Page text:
7 Swank Summer Soundtracks

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monster-rally-coral-coverjpg

Monster Rally - "Coral"

As a person obsessed with music, and then later as a music writer, I have always had the mental habit of associating songs, albums, and even bands with a particular time of year. I don't think that I'm particularly unique in this, but my identification of certain music as tied to certain seasons definitely has a powerful subconscious effect on how I feel about a given album when I first hear it. If it's pensive and folksy indie-rock, I'm more apt to like it if I first hear it in the fall or winter. If it's messy garage-blues, I'll like it far more if I first hear it in the summer. If someone drops a hip-hop mega-banger in mid-January, I always wonder why the PR team didn't think it'd be better in the hotter months, when school's out and scarce clothing leads hormonal youth to make even worse decisions than normal.

Having been a student or a teacher for all but five years out of my thirty here on Earth, the music that I associate with the summer tends to hold a special place in my psyche. This is the music of happy laziness, of abandon–aqueous moods, driving beats, and ramshackle production/playing values all seem to fit with the feeling of “being off” that accompanies summer for so many. Here is a quick list of some of the best albums to maximize the awesomeness of the remaining summer months. Tell us some of your favorite summer jams in the comments below.

1. The White Stripes, The White Stripes (Sympathy for the Record Industry)

The first album from one of the best bands of the recent past is their grittiest, their bluesiest and their most pleasantly idiosyncratic and noisy. Dedicated to the old blues man Son House, and including covers of Robert Johnson and Bob Dylan songs, The White Stripes is a sweaty garage-rock opus that's just made for your summer listening pleasure.

2. Sleigh Bells, Treats (Mom + Pop Music, N.E.E.T.)

Scuzz-pop, indie-grunge-glam, noise-cheer are just a few of the descriptions that come to mind when I think of Alexis Krauss and Derek Miller's first album as Sleigh Bells. Though their performances and recordings have gradually gotten more refined and polished, this record still maintains some of the NGAF loud love of the duo's excellent 2HELLWU demo. Bass heavy, anthemic and warped as fuck–these songs are made for late summer nights.

3. Monster Rally, Coral (Self-Released/Gold Robot)

Sample-based, psych-pop beats full of warmth and spongy textures, filled with nostalgic twang and far-out buzz. The repetitions here are meant to drive the listener into a trance where nothing matters but the moment at hand and how far you can fall into your own head. At first these songs seem half-realized, but after multiple listens it becomes clear that their charm depends upon this easy-going aesthetic. Get this album for free here: http://monsterrally.bandcamp.com/album/coral-lp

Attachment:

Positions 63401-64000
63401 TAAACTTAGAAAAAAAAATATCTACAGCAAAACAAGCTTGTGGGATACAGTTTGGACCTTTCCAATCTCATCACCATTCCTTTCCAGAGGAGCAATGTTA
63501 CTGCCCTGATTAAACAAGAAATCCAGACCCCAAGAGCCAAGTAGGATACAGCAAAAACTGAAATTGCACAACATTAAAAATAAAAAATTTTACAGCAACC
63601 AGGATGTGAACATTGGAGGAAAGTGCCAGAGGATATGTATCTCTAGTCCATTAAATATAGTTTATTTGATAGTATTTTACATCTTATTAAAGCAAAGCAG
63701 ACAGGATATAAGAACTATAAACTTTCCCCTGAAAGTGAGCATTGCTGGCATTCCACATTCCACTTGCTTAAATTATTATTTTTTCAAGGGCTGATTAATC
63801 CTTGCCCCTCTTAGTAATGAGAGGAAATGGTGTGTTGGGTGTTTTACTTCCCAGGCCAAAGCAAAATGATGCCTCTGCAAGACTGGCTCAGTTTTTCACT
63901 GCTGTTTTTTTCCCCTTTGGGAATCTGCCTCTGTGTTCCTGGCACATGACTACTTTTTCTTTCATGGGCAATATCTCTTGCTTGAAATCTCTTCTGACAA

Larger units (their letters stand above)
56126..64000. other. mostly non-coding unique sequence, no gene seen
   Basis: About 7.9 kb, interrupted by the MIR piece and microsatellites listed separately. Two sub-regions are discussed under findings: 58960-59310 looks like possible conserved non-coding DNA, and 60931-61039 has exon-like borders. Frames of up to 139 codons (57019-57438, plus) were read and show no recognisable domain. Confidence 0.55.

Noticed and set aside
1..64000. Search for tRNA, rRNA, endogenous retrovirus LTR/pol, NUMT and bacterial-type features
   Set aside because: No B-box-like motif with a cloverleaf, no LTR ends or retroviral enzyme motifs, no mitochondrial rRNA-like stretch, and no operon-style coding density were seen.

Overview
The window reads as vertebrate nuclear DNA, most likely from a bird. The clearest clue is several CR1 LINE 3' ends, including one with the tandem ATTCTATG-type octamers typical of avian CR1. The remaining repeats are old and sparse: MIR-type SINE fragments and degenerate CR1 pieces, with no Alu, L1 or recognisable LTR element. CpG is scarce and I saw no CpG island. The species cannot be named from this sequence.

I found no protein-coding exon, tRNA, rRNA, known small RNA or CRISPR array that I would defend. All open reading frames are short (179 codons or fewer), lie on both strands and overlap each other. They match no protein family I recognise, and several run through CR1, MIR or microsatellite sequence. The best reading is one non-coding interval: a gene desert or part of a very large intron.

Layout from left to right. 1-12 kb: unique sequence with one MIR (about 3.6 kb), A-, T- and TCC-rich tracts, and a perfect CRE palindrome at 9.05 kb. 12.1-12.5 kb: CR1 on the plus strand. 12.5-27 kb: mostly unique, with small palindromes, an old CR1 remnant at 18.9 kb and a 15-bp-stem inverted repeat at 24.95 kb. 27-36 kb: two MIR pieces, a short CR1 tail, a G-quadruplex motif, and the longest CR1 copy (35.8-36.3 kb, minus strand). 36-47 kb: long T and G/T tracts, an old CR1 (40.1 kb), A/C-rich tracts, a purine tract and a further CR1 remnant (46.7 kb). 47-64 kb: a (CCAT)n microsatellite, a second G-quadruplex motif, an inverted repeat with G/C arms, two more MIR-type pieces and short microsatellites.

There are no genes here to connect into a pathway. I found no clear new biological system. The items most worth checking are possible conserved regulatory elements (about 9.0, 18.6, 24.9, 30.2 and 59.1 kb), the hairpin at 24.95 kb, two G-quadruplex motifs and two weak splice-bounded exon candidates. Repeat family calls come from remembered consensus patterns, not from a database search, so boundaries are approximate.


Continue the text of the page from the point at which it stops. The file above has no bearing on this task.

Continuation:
4. Marcus Rubio and the Gospel Choir of Pillows, Oceanic Tremors (Bedlamb Records)

A local addition to the list, Oceanic Tremors finds SA composer and pop-mastermind Marcus Rubio at his most ambitious and playful. This loose concept album details the adventures of a lovesick whale as he courts danger and forever in an ocean that is never what it seems like it should be. It's an album full of quirky imperfections, over-the-top arrangements, beautiful harmony, and lyrics that alternate between fatalistic, romantic, and hilarious. It may not be his absolute best work (though definitely among my favorites), but as a delightful underwater pop adventure in sonic form... It is essential summer listening. Get it free here: http://marcusrubio.bandcamp.com/album/oceanic-tremors

5. Buffalo Moon, Wetsuit (Self-Released)

Though Buffalo Moon hails from South Dakota, of all places, they seem to have the sound of summer down pat. Smoky and jazzy, bright and sultry, poppy and sexy–Wetsuit is a brilliant album of songs seemingly constructed for poolside daydreaming. It's only five dollars at their Bandcamp: http://buffalomoon.bandcamp.com/album/wetsuit

6. Pill Wonder, Jungle/Surf (Underwater Peoples)

Pill Wonder's only album Jungle/Surf is actually one of my favorite albums in general. One listen to its eight short tracks, however, will make it obvious why I had to include it on this list. Frantic and jumpy psychedelic pop songs recorded and played seemingly with little attention to detail, make for a beach-side aesthetic that will make you smile and move your feet now matter how hot the Texas sun gets. Get the album for just five bucks here: http://pillwonder.bandcamp.com/album/jungle-surf

7. Ma$e, Harlem World (Bad Boy Records)

I listen to hip-hop year-round because it helps me cope with an alarming array of issues that I have with the world. That being said, I certainly find myself bumpin' more of it in the summer months. For my money, few hip-hop albums will get any party started as quick as this 1997 classic from Ma$e. Replete with fight songs, smooth R&B excursions, and the rapper's unforgettable way with wordplay and delivery, Harlem World is sure to help you out whether you're nursing a hangover or working on one.

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